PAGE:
Wireless, implantable sensor helps better monitor Crohn’s disease

18th March 2024
Paige West

An advancement has been made by scientists at Northwestern University in the management and treatment of Crohn’s disease.

The team has introduced the first-ever wireless, implantable temperature sensor designed specifically for the detection of inflammatory flare-ups in patients with Crohn's disease. This innovative approach enables continuous, real-time monitoring, offering clinicians the ability to intervene early and prevent or minimise the long-lasting damage caused by inflammation.

Crohn’s disease leads to severe digestive problems, weight loss, malnutrition, and other complications, affecting the quality of life for those diagnosed. Current treatments start with oral medications; however, their effectiveness diminishes over time, necessitating surgical intervention for approximately 70% of patients. These surgeries often involve removing damaged sections of the intestine.

Recognising heat as a key indicator of inflammation, the research team set out to determine if a temperature sensor, placed adjacent to the intestines, could provide immediate insights into the disease’s progression and the occurrence of flare-ups. Their experiments on mice models have demonstrated the sensor's capability to achieve both objectives, heralding a significant leap forward in Crohn's disease management. The findings were published on 18th March in the journal Nature Biomedical Engineering.

Arun Sharma, co-corresponding author, and a research associate professor at Northwestern University, highlighted the current challenges in detecting inflammatory episodes in a timely manner. Traditional methods such as blood tests, tissue biopsies, and fecal analysis are not only time-consuming but often fail to capture flare-ups until they necessitate invasive surgical interventions. This sensor technology promises to change that, offering a means to measure the severity of flare-ups through temperature changes and enabling immediate therapeutic action.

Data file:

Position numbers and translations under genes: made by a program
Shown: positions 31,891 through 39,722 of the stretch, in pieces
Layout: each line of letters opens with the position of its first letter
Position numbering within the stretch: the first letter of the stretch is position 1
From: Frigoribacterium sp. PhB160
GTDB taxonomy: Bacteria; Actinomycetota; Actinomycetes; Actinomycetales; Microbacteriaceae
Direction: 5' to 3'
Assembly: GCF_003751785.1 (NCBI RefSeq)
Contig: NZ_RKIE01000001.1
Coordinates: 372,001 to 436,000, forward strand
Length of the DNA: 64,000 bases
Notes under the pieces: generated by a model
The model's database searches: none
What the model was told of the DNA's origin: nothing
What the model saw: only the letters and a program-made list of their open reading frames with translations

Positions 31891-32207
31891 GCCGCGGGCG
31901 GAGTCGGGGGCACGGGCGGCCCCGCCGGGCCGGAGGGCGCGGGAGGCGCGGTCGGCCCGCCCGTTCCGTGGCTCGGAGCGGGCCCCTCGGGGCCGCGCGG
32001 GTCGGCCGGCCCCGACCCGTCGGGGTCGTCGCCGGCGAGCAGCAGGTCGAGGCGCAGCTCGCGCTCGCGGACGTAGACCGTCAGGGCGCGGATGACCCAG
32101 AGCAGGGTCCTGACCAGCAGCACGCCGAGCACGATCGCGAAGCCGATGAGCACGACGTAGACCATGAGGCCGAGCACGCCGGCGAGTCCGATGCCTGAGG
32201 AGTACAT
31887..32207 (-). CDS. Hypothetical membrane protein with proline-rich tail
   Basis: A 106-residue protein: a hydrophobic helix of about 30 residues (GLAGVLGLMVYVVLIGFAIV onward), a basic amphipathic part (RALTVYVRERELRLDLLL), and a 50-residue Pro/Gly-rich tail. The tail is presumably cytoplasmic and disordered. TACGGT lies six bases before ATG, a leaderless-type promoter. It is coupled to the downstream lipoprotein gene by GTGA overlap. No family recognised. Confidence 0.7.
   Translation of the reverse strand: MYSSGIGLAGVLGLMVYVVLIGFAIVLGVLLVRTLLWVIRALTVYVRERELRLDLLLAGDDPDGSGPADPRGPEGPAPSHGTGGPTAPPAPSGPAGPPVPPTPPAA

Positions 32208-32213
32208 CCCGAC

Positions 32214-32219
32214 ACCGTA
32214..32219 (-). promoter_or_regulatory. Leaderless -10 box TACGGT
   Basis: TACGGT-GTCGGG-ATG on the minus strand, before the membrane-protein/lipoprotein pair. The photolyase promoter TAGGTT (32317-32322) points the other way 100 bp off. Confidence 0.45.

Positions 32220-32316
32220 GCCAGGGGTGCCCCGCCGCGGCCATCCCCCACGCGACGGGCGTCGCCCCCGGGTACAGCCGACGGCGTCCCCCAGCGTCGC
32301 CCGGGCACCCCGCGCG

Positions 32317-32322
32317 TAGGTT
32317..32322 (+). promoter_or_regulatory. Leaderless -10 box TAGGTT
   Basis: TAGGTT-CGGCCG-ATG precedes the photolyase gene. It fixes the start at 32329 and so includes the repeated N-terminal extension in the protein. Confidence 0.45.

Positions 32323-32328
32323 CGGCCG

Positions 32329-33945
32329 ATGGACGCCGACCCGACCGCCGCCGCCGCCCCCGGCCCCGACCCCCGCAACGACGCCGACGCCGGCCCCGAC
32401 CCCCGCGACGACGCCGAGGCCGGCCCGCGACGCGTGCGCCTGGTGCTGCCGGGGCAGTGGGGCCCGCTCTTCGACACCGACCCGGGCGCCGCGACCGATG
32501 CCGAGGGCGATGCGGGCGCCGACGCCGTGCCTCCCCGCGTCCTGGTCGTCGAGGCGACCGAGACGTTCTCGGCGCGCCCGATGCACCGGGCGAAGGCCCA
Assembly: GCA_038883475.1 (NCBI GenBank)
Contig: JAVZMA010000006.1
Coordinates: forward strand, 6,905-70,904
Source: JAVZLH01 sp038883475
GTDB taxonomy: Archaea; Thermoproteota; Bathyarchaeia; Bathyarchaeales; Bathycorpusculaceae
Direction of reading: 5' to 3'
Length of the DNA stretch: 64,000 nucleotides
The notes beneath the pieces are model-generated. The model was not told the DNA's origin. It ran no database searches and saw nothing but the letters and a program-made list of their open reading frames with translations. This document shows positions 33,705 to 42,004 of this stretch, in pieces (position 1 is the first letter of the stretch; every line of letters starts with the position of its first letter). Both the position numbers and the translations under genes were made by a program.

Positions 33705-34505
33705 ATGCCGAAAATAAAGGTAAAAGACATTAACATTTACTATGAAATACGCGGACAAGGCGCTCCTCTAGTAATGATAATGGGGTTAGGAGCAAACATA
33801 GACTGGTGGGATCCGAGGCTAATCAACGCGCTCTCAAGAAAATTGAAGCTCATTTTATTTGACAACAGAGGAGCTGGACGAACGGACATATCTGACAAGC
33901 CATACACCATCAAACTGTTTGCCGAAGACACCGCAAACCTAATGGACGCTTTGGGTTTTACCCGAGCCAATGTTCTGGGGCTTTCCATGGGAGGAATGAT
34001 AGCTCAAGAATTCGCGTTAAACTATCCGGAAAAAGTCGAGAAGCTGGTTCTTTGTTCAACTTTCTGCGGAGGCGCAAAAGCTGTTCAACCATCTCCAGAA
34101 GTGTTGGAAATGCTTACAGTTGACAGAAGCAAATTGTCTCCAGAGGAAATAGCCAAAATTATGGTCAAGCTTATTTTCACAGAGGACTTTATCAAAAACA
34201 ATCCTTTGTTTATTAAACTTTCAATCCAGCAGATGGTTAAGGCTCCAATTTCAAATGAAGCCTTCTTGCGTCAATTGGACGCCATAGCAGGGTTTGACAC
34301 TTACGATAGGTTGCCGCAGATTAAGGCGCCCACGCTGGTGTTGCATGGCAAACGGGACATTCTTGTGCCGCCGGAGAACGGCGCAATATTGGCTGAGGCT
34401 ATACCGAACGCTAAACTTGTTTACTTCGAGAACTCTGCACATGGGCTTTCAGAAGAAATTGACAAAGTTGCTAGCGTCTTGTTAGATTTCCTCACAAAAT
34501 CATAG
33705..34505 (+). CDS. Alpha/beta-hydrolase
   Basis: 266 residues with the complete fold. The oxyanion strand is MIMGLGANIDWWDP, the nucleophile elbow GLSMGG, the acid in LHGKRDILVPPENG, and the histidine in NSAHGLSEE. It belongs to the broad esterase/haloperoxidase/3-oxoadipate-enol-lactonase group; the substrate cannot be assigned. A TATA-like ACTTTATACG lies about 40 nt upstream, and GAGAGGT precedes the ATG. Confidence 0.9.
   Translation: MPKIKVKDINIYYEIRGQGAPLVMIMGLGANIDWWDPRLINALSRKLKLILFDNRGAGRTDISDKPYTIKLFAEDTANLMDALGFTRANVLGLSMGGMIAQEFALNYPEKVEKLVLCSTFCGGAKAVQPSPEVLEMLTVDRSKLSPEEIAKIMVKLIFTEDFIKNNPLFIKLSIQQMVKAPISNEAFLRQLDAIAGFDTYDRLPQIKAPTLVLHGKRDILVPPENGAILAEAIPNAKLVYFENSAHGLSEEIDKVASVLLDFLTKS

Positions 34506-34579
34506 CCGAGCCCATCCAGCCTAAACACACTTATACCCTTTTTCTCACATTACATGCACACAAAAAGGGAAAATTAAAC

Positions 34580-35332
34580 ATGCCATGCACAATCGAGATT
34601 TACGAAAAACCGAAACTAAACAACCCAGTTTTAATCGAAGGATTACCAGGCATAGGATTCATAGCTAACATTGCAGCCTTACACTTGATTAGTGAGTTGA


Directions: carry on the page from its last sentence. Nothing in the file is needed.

This temperature monitoring approach is anticipated to benefit not only Crohn’s patients but also those suffering from ulcerative colitis and other conditions characterised by prolonged inflammation. In their study, the researchers demonstrated the sensor's ability to track temperature fluctuations continuously over nearly four months.

John Rogers, a bioelectronics pioneer, and co-corresponding author compared this development to his previous work on monitoring transplanted organs through temperature and perfusion changes. The relationship between heat and inflammation plays a crucial role in both applications, indicating early signs of complications such as organ rejection.

The device, described by Rogers as an “ultra miniaturised, precision temperature sensor with wireless communication capability,” is designed for long-term deployment within the gastrointestinal system. It does not impede natural physiological processes and can detect early signs of inflammation through changes in the body’s natural temperature rhythms.

The research team’s discovery that the average temperature in the intestines decreases over time, correlating with the deterioration of tissue quality, offers new insights into the progression of inflammatory bowel diseases. With these promising results in animal models, plans are underway to test the sensor's effectiveness in human tissues, potentially revolutionising the approach to managing inflammatory bowel disease and improving patient outcomes.

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